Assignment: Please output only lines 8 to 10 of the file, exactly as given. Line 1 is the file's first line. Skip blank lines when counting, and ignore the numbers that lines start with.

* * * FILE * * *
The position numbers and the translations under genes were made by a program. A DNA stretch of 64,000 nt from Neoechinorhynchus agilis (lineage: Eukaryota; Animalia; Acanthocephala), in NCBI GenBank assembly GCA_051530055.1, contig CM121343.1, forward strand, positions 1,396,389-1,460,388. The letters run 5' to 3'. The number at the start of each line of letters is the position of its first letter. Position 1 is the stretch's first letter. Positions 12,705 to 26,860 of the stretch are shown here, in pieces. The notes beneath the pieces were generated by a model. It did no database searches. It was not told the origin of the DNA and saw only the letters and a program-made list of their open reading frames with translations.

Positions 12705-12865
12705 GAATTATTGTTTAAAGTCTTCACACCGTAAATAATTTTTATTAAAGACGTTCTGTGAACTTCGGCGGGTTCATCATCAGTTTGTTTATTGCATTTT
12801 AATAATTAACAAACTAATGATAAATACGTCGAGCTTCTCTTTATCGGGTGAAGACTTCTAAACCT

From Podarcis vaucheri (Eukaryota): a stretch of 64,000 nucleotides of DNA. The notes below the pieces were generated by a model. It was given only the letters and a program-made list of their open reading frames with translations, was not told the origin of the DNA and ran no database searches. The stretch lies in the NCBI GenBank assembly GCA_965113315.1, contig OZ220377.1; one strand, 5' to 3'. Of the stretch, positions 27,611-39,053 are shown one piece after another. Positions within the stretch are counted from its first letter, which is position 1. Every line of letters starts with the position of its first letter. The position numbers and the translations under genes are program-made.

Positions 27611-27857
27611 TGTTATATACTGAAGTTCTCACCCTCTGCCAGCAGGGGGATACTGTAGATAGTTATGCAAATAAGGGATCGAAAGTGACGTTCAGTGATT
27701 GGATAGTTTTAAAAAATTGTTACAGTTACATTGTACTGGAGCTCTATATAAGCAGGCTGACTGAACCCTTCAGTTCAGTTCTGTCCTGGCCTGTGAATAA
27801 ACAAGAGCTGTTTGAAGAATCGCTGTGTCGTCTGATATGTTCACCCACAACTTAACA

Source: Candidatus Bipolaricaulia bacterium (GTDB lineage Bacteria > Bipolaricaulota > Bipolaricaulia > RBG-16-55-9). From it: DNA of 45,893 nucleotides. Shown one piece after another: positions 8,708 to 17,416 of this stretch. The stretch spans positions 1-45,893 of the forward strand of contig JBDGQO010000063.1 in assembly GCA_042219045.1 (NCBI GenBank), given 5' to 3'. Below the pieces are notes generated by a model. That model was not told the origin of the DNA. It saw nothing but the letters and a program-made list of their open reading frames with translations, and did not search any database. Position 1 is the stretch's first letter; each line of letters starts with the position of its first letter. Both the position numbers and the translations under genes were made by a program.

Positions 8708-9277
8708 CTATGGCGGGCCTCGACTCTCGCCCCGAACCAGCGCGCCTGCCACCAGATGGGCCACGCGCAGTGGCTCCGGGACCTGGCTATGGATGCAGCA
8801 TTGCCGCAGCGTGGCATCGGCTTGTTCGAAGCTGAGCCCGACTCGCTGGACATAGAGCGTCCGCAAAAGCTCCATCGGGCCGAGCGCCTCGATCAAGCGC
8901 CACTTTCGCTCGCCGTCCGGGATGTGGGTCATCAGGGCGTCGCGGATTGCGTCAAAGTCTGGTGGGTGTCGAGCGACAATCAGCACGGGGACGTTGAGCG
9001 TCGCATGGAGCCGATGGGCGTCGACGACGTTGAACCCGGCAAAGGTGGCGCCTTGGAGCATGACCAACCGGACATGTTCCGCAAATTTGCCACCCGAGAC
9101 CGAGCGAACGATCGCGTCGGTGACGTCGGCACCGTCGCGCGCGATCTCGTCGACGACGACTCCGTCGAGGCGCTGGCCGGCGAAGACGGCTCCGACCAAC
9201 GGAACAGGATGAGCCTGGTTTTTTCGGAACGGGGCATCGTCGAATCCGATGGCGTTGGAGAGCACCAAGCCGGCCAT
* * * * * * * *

27701 GGATAGTTTTAAAAAATTGTTACAGTTACATTGTACTGGAGCTCTATATAAGCAGGCTGACTGAACCCTTCAGTTCAGTTCTGTCCTGGCCTGTGAATAA
27801 ACAAGAGCTGTTTGAAGAATCGCTGTGTCGTCTGATATGTTCACCCACAACTTAACA

Source: Candidatus Bipolaricaulia bacterium (GTDB lineage Bacteria > Bipolaricaulota > Bipolaricaulia > RBG-16-55-9). From it: DNA of 45,893 nucleotides. Shown one piece after another: positions 8,708 to 17,416 of this stretch. The stretch spans positions 1-45,893 of the forward strand of contig JBDGQO010000063.1 in assembly GCA_042219045.1 (NCBI GenBank), given 5' to 3'. Below the pieces are notes generated by a model. That model was not told the origin of the DNA. It saw nothing but the letters and a program-made list of their open reading frames with translations, and did not search any database. Position 1 is the stretch's first letter; each line of letters starts with the position of its first letter. Both the position numbers and the translations under genes were made by a program.